-    The majority of girls still do not attend primary school, and a dismal 11 percent of secondary-school-age girls are enrolled in grades 7-9. Only 4 percent enroll in grades 10-12
-    The Afghan Penal Code does not criminalize rape…victims of rape can themselves be prosecuted for the “crime” of adultery…This included a 15-year-old girl in Nangrahar who was abducted and raped by two men. They were later released on bail, while she was charged…In May 2008 President Karzai pardoned two gang rapists who had served only 2 years of an 11-year prison sentence.   
     Those advocating for women’s rights are opposed to the occupation, like Malalai Joya who was expelled from the Afghan Parliament for criticizing the warlord government:“The plight of victims such as these girls is my driving force. I will never give up my fight for justice, and I’ll continue to try to represent the millions of voiceless Afghan people – especially women and children – who are still being brutalised by fundamentalist warlords and the Taliban.” To read more of her story, get this book.
     There is also an emerging Afghan led peace movement in Canada, led by Afghans for Peace, which calls for the immediate end of NATO occupation, repapartions, demilitarization of aid, and the elimination of poverty. As they conclude,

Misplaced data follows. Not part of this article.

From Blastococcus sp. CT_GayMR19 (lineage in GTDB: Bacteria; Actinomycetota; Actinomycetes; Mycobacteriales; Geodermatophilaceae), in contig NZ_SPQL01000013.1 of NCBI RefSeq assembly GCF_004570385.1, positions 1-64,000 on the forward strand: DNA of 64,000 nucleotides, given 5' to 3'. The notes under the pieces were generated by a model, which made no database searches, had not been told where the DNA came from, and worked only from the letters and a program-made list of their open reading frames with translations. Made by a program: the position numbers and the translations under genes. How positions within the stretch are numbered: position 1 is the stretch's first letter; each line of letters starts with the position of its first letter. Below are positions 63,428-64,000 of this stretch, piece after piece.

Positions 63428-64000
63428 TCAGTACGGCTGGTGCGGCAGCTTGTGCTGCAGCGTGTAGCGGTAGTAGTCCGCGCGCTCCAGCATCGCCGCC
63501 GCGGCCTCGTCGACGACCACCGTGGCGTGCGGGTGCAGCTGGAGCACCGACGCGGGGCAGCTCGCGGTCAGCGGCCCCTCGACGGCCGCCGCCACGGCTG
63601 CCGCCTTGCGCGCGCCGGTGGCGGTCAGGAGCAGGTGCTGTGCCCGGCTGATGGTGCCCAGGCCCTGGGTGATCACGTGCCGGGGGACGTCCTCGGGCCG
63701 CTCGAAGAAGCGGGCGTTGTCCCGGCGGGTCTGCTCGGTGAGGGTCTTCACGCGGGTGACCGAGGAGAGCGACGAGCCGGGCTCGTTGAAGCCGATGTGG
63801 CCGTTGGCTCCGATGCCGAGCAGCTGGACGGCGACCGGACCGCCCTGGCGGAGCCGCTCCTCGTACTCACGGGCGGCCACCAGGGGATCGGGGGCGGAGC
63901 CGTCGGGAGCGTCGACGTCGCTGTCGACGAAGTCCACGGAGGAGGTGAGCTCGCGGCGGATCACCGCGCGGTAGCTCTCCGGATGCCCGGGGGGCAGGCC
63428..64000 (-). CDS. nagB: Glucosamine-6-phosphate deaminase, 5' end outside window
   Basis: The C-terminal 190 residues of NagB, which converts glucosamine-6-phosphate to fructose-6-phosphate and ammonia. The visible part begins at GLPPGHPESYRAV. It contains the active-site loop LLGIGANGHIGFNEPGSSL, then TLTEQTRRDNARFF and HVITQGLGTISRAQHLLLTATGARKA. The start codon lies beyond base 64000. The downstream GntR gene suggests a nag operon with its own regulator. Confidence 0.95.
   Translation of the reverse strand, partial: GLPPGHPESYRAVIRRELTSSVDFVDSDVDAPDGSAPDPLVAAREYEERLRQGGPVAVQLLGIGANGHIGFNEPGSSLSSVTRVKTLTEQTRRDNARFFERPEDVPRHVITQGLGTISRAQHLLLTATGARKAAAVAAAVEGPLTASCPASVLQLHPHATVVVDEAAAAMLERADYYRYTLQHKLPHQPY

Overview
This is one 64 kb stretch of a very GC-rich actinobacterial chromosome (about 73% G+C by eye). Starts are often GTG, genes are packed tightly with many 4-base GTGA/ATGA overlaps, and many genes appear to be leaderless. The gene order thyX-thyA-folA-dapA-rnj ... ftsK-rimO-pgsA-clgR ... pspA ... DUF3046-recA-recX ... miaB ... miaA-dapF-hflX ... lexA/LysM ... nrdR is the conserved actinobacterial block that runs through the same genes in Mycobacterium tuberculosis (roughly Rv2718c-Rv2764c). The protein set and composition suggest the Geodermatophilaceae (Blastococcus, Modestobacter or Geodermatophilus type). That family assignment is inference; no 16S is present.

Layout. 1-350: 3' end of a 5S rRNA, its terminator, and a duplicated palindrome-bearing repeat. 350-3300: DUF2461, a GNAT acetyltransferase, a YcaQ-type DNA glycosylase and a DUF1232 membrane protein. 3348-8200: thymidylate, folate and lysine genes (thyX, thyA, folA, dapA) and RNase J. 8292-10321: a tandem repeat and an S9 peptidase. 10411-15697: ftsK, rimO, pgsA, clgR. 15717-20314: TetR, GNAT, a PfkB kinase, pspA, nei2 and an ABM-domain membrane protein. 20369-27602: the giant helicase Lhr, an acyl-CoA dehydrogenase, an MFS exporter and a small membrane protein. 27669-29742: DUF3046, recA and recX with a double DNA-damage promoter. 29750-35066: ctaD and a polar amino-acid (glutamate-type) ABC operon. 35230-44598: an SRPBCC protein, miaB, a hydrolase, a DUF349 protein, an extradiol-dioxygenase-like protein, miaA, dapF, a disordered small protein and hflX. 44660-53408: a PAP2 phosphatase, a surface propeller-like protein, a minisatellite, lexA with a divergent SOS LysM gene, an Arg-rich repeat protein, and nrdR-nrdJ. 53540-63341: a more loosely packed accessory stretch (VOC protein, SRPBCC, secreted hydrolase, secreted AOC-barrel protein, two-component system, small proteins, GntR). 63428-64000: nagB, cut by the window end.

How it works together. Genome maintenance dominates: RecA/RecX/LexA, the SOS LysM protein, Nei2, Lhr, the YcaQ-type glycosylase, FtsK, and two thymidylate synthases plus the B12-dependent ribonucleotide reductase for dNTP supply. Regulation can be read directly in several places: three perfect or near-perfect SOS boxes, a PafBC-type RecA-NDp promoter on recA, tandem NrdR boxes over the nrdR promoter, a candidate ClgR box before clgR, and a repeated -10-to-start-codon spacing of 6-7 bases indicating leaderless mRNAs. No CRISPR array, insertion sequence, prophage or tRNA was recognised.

“As Afghans united for a peaceful Afghanistan, we oppose the NATO occupation of Afghanistan as well as the NATO extension of it’s mission to 2014. Based on the last 9 years of grave failures, utter incompetence and a complete disregard for even the most basic rights and dignity of the Afghan people, we see no justifiable or valid reason for NATO to extend it’s mission in Afghanistan.”
     Those supporting the extension hide behind troops they claim to support, but it is increasingly clear that the extension (whether “training” or “combat”) and the billions to pay for it are a threat to soldier and veteran health abroad and at home. Bob Rae told people to “get a grip” and realize that the extension is merely for training not combat, but this is naive. The Karzai government has so little support that those working for it routinely join the resistance, and recently one police officer killed 6 NATO troops who were on a training mission.